From Asbury Park to the Promised Land: The Life and Music of Bruce Springsteen opened at the National Constitution Center in Philadelphia this past weekend. The Rock Hall curated the exhibit, and it was the major temporary exhibit at the Rock and Roll Hall of Fame and Museum from April 2009 to February 2011.
The Springsteen exhibit was not originally intended to travel, but after representatives from the Constitution Center came to Cleveland to see it, they thought it would be a great fit for their museum. We had several discussions with them, and we worked with Springsteen’s management to see whether moving it was a possibility. In the end, we all agreed that it made sense to take the exhibit to the Constitution Center. After all, Springsteen’s roots go back to the Jersey Shore, an area not that far from Philadelphia. Moreover, Springsteen is a truly American musician and songwriter, someone who has given voice to the restlessness, hopes and dreams of ordinary Americans. Millions of listeners have found their experience of the American dream reflected in his songs about the lonely, the lost, the unemployed, immigrants and military veterans. The City of Brotherly Love was a fitting location for an exhibit exploring the life and career of Bruce Springsteen.
The Constitution Center celebrated the opening with three days of events. Last Wednesday featured a special press preview of the exhibit. Roughly 100 journalists turned out for a luncheon and preview tour of the exhibit. I spoke about putting the exhibit together, while Constitution Center President and CEO David Eisner talked about its relevance to his museum’s mission. Frank Stefanko, the photographer who shot the cover photos for Darkness on the Edge of Town and The River, was also there to meet with the reporters.
The Constitution Center hosted Greetings from Asbury Park, an opening celebration that featured the B Street Band, a Springsteen tribute band, on Wednesday evening. More than 1,100 people turned out for the event. On Thursday, the center hosted an Educator Open House. Hundreds of teachers turned out for the event, and I did three programs in a museum auditorium, presenting a slideshow of some of the artifacts featured in the exhibit, and talking about how the Rock Hall put the exhibit together. A School of Rock band performed Springsteen songs at the open house. Finally, on Friday morning, the exhibit opened to the public. The School of Rock was once again on the scene, and we had a formal ribbon-cutting. (pictured: Springsteen's 1954 Fender Telecaster body with 1952 Fender Esquire neck. Springsteen purchased the guitar immediately after signing his contract with Columbia Records. The guitar is also featured on the cover of Born to Run.)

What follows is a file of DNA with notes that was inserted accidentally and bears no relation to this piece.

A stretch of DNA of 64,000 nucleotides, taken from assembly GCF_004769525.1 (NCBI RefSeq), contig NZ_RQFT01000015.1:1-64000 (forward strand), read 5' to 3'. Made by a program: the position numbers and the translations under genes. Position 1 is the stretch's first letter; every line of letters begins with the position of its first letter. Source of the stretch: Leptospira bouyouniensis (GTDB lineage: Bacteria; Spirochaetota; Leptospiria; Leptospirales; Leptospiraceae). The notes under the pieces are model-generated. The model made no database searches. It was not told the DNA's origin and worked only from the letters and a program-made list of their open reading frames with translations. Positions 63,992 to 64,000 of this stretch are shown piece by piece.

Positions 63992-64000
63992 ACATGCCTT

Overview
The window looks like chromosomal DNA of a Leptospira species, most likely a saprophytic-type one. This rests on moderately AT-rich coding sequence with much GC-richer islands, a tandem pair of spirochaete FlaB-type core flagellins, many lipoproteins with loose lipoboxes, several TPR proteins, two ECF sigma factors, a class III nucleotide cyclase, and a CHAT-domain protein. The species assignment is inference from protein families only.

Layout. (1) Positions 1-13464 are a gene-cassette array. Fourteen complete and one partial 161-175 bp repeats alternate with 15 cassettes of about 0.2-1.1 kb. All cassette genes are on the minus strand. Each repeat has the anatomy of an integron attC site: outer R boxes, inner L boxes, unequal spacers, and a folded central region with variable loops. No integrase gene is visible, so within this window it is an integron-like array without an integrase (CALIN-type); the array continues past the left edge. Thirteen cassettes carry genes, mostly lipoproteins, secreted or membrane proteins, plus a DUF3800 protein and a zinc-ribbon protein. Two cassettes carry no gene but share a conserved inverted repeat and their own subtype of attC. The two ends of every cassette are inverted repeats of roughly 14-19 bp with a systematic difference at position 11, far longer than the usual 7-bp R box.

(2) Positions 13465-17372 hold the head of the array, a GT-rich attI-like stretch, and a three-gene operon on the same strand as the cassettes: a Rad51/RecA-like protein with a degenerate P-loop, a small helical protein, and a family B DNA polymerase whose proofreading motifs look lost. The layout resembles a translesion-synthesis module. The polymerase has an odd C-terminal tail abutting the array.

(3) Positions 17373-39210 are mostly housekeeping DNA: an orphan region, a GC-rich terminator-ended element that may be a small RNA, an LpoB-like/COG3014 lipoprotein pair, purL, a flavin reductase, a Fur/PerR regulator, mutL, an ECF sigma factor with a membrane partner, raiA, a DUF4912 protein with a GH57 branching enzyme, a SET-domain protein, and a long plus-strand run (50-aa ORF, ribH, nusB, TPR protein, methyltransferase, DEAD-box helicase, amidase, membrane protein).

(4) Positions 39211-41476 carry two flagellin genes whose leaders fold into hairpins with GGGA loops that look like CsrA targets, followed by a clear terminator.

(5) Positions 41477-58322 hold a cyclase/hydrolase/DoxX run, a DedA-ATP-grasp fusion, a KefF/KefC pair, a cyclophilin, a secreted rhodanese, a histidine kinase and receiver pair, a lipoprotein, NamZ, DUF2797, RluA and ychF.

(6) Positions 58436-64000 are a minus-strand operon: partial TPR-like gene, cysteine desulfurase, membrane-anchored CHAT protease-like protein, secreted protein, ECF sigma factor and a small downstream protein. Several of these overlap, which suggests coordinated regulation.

It is truly awesome that the exhibit is in Philadelphia, and now even more of Springsteen’s fans will have a chance to see the exhibit, which includes the outfit Springsteen wore on the cover of Born in the USA, his handwritten lyrics to "Born to Run" and his 1960 Corvette. We especially want to thank the Constitution Center for all that they have done to make this possible.